Additive manufacturing This technical term expresses how this production process differs from processes such as injection molding: It does not involve material being poured into a mold or a workpiece being carved out of a block of material. Instead, the component is calculated on a computer and the 3D model is built up layer by layer — in a process of addition, so to speak.
Selective laser sintering In this 3D printing process, the product is created when a plastic or metal powder is laid on in layers and melted at the key spots with a laser. The finished product finally lies in a bath of powder that has not yet been melted and is then separated from it.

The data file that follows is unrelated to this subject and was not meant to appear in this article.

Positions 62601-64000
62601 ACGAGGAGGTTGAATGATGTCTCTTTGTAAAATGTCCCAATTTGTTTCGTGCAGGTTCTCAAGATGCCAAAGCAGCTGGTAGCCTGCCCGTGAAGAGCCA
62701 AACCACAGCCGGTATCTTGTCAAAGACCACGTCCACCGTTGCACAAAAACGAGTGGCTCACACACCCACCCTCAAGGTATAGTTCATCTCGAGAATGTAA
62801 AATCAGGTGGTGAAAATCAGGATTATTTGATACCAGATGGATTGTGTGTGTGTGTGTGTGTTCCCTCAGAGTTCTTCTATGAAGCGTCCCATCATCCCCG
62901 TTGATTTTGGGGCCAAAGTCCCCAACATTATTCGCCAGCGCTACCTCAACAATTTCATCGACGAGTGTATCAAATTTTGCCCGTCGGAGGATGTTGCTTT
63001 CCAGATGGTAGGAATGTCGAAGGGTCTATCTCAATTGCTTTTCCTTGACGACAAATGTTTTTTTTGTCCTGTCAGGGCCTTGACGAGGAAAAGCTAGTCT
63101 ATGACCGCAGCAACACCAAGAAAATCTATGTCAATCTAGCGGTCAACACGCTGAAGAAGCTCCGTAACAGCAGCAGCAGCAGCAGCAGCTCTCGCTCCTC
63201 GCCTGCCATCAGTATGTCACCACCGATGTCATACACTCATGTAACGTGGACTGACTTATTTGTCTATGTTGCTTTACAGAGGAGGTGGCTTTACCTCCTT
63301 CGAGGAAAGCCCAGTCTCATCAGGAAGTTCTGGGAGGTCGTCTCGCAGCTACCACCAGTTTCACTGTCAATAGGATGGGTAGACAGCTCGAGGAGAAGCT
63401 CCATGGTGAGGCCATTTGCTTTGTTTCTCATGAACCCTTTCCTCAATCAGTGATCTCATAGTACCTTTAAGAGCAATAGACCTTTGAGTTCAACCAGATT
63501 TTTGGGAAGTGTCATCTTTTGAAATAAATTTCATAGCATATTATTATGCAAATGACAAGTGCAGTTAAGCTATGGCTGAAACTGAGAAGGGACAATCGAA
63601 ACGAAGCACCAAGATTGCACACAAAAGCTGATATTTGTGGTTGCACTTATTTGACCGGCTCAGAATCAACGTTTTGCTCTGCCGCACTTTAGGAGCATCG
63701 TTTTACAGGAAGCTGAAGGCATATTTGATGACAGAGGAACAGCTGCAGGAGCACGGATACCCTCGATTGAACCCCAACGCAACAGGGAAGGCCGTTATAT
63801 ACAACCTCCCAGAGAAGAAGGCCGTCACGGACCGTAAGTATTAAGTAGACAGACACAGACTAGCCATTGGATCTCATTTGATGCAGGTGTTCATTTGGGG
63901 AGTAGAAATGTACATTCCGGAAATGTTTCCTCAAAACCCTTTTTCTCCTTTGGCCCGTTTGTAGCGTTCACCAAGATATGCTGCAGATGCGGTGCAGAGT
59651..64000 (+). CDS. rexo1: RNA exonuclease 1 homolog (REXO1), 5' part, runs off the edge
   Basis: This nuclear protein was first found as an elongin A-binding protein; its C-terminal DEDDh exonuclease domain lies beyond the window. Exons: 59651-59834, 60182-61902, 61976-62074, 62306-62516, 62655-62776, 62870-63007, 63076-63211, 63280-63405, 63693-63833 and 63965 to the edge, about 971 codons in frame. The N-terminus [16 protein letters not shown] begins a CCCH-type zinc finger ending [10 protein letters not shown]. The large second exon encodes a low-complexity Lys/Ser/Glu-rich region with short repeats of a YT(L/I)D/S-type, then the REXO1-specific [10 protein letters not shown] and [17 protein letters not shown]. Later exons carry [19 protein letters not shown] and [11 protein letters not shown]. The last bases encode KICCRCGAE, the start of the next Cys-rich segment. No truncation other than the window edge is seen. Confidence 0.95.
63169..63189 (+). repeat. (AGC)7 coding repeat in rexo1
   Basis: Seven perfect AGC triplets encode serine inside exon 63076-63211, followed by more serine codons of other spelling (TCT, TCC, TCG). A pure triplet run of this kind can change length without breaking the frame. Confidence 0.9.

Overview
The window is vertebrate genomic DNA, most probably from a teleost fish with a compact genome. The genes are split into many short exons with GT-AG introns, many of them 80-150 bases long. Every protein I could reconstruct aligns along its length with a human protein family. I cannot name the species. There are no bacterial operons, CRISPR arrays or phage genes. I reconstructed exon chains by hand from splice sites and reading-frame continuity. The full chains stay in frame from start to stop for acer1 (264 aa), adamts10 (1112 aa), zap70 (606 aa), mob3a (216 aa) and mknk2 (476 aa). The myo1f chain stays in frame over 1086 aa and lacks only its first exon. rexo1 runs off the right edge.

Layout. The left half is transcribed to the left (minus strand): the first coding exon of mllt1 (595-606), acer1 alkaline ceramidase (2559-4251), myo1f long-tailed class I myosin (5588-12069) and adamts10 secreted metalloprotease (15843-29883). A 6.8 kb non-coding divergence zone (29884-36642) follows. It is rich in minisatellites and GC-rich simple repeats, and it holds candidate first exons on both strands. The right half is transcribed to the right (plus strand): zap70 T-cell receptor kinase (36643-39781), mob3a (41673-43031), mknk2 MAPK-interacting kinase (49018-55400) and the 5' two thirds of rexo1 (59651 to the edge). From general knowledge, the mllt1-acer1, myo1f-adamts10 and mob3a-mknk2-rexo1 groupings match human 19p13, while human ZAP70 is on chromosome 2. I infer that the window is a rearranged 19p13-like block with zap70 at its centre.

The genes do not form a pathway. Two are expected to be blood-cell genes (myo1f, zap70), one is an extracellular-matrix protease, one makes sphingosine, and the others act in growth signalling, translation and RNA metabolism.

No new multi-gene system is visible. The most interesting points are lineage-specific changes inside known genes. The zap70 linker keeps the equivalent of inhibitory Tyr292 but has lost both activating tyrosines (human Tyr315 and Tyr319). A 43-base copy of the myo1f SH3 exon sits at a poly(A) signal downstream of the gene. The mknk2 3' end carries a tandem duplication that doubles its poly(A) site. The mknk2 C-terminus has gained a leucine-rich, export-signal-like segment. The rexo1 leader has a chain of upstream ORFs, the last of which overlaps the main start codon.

Stereolithography printer Here too, a laser creates the component. However, instead of a powder, a plastic solution is laid down and then hardened by means of UV light.
Multi Jet Fusion This is a further development of the selective laser sintering process. The difference is that the shape that is to be printed is sketched out in black paint, and then the entire powder layer is exposed to a heat source. The dark areas heat up quickly and melt.
Fused deposition modeling (FDM) This printer works in the same way a baker uses an icing bag: A strand of plastic is rolled off the spool, heated, and applied with a nozzle, layer by layer.